Elementary school youngsters test out fourth and fifth grade science fair projects, including Lilian Colby’s “Amazing Sound” project, which won Best Display for Fifth grade. (Ashley Finethy) (click for larger version)
April 25, 2012BRISTOL—Aspiring fourth and fifth grade students at Bristol Elementary School presented their science projects to judges, teachers, students and community members on April 19.
"This is an annual thing," said fifth grade teacher Elisa MacDonald. "We've been doing this for 10 or 11 years now,"
There was no lack of diversity on display during this year's Science Fair, with science projects looking to answer questions such as which nail polish dries the fastest, what wintergreen candy creates a spark in the dark, can I make a magnet levitate, and how do I make an egg float?
"We give them a lot of guidelines, and they have due dates all along the way, so we are checking on them on a weekly basis on each section of the project," said fourth grade teacher Selen Gordon. "This is one of their first experiences with a long term project."
With more than 100 projects on display in the multipurpose room, the science fair is a lot of work for both students and teachers, but faculty doesn't mind.
"It is so rewarding to see them work from day one, and work to produce a final project," said MacDonald.
With these youngsters getting the feel of long term projects and learning about the scientific method, discovering a project doesn't work as expected can be discouraging, but fourth and fifth grade teachers take this as an opportunity to point out to students that that is part of science.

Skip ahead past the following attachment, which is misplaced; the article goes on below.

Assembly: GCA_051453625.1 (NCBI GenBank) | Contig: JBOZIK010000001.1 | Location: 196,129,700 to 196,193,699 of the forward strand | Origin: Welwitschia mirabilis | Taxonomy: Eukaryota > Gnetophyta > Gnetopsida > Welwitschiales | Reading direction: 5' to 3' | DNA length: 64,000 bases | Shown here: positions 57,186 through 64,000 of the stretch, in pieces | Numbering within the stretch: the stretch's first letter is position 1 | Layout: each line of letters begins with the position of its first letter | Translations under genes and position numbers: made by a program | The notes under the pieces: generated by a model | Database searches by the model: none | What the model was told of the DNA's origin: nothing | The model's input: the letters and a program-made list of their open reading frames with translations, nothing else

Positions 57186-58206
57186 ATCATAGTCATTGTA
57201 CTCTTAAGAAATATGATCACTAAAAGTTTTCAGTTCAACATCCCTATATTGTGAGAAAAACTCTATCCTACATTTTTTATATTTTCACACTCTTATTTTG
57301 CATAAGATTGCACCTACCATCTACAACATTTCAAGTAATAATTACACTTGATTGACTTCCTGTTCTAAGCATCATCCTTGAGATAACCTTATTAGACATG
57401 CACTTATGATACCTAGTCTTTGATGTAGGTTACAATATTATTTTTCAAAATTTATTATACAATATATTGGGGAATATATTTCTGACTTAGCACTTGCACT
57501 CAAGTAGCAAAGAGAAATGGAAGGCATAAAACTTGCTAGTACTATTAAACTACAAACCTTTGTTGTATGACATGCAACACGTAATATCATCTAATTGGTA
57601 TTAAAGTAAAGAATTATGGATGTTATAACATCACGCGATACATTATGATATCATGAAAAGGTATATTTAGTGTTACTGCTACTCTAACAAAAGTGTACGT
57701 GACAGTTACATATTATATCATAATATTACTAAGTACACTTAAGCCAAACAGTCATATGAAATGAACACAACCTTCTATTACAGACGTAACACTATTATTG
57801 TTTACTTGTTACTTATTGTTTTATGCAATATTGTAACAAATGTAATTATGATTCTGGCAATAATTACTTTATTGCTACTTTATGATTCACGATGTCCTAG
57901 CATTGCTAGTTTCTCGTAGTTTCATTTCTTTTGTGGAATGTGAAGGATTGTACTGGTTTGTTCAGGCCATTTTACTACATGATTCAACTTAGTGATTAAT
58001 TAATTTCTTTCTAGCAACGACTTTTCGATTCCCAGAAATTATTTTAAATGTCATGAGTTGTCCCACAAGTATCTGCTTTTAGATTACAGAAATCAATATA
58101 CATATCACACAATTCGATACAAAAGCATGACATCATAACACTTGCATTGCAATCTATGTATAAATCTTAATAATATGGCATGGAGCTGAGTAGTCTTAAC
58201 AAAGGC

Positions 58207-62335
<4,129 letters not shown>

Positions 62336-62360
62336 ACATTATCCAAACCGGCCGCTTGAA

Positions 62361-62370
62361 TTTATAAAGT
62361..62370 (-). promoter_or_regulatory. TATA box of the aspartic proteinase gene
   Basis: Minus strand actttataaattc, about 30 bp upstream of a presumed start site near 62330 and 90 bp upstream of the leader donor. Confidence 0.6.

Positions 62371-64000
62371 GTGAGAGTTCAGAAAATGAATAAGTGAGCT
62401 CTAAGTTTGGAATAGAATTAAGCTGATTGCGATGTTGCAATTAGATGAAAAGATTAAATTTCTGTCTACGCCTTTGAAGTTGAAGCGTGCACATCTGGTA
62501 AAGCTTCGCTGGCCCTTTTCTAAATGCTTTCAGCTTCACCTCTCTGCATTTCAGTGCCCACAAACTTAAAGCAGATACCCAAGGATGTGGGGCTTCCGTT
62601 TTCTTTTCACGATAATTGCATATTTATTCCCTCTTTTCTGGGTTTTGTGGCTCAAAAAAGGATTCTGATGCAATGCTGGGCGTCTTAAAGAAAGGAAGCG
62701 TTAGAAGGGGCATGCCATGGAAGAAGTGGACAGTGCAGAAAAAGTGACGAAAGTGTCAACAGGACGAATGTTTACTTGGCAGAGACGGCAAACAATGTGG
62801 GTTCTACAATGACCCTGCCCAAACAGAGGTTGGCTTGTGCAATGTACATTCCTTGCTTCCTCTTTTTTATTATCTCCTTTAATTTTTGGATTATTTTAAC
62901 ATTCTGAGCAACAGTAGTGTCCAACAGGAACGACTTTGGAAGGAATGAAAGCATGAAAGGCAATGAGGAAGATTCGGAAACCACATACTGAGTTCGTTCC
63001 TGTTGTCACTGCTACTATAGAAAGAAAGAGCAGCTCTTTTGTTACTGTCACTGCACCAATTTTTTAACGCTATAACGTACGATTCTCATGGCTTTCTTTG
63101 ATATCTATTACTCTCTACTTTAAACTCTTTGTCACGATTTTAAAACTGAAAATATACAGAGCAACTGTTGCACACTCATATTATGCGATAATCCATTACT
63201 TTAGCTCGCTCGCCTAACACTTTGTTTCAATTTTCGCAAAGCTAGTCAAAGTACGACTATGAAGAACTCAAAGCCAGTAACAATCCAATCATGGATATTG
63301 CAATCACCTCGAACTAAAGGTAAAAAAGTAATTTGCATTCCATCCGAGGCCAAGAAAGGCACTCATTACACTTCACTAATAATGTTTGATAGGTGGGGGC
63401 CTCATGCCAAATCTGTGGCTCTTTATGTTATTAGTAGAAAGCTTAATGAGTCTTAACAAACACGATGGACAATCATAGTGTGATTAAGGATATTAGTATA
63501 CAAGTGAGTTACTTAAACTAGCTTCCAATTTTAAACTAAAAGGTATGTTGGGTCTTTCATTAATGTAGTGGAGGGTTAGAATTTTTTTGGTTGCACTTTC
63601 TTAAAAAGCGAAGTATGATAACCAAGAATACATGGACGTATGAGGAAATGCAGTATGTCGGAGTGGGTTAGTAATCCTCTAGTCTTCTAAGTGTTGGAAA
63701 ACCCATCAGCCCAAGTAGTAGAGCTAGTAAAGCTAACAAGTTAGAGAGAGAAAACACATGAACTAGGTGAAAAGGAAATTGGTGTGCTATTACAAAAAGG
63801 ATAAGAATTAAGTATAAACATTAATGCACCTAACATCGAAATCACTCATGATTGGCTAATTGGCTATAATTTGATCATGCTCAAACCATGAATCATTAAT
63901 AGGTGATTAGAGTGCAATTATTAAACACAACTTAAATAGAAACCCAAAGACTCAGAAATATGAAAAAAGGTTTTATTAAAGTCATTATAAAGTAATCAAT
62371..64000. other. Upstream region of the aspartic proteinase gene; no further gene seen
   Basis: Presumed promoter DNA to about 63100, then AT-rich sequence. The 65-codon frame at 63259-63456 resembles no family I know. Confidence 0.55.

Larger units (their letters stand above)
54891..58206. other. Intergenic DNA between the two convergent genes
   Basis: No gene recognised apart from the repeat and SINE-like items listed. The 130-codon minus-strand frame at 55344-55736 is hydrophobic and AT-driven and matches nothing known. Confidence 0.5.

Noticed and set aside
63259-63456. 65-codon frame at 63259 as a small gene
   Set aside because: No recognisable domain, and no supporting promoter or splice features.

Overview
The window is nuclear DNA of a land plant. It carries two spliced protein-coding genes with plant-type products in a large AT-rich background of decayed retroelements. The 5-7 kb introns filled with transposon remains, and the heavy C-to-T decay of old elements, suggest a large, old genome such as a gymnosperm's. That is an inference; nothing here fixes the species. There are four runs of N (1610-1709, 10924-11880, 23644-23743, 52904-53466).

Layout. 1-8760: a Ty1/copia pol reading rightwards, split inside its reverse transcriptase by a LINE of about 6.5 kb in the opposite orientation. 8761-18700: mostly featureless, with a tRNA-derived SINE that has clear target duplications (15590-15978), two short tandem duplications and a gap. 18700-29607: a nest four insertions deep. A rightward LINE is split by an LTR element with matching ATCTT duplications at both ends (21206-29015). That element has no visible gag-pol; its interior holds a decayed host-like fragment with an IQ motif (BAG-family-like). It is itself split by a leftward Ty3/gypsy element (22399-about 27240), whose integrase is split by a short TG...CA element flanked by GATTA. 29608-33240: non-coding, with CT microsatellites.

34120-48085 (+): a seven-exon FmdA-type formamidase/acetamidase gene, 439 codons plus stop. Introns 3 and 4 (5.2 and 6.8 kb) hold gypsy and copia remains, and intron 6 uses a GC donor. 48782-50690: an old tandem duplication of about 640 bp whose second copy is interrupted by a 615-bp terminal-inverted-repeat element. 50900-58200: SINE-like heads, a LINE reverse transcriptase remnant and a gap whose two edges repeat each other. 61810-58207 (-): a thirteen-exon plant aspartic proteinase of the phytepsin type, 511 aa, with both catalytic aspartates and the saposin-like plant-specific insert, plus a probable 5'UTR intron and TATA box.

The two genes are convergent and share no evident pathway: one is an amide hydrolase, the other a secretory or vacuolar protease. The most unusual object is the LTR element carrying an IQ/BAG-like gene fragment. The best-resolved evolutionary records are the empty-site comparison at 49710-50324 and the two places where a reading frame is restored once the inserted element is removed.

"If their experiment doesn't work, or their hypothesis is proved wrong, we just tell them that it's okay if it doesn't work out because that's part of science," said MacDonald. "We just try to encourage them to keep trying."
With a new science program put in place about three years ago, the science fair continues to help enrich the curriculum and encourage students to get excited about science.
"I think our kids have gained a lot of science knowledge through this, and recently, with this new science program that has been in place for the past three years, I think the kids have learned a lot from it," said Gordon.
The faculty weren't the only ones excited about the science fair; students seemed encouraged and inspired, as well.
Young scientist Mathew Libby explained how rewarding his science project, to see which wintergreen candies gave off the biggest spark when crushed, was.
"My favorite part was testing it out to see if it did spark, and then, when I saw it actually did, I was really excited," said Libby.
Libby had searched the Internet for an experiment that would catch his eye, and would be something he was sure none of his peers would have.
"I was looking on the Internet, and there were so many Web sites with science experiments, but none of them caught my eye," said Libby. "I did a ton of looking around, and I found this experiment that said that when you break Wintergreen candies, it makes a spark or a mini explosion, so I thought that would be pretty interesting."
Libby's project, Spark in the Dark, won best display for fifth grade. Several other awards were given out in an award ceremony at 5:30 p.m.
For fifth grade: Mackenzie Davis won Mrs. Robie's Teacher's Award with "Which Remover is the Best!", Lilly Wright won Mrs. MacDonald's Teacher's Award for "Melting Ice," Mason Dalphonse won The Scientist award for his project "Got Dirt?", Megan Stafford won Most Original Idea with "Chromatography." Jacob Pfister won Best Oral Presentation with "Floating Parachutes," and Chris Opitz also won Best Oral Presentation with "How Plant Growth is Affected By Soda and Water," and Maddie Beddia won First Place Overall with "Moldy Bread!"
For fourth grade: Evelyn Cutting won Mrs. Gordon's Teacher's Award with "Testing Colors," as did Ezekial Richardson with "Double Trouble," Daniel Rosales received Mrs. Switzer's Teacher's Award with "Liquid Freeze," Jarod Cilley won The Scientist Award with "Boat Shapes," Kalib Clifton received The Most Original Award for "Memomonics Rock Your Mind."
Best oral presentation was given to Tuan Nguyen for "What else Can A Light bulb Power," Lilian Colby won Best Display with "Amazing Sound" and first place over all went to Lily Hewitt for her project "Can I Make a Paperclip Levitate Using Only Magnets?"
An award was also presented to Chris Opitz for creating the design for this year's t shirts.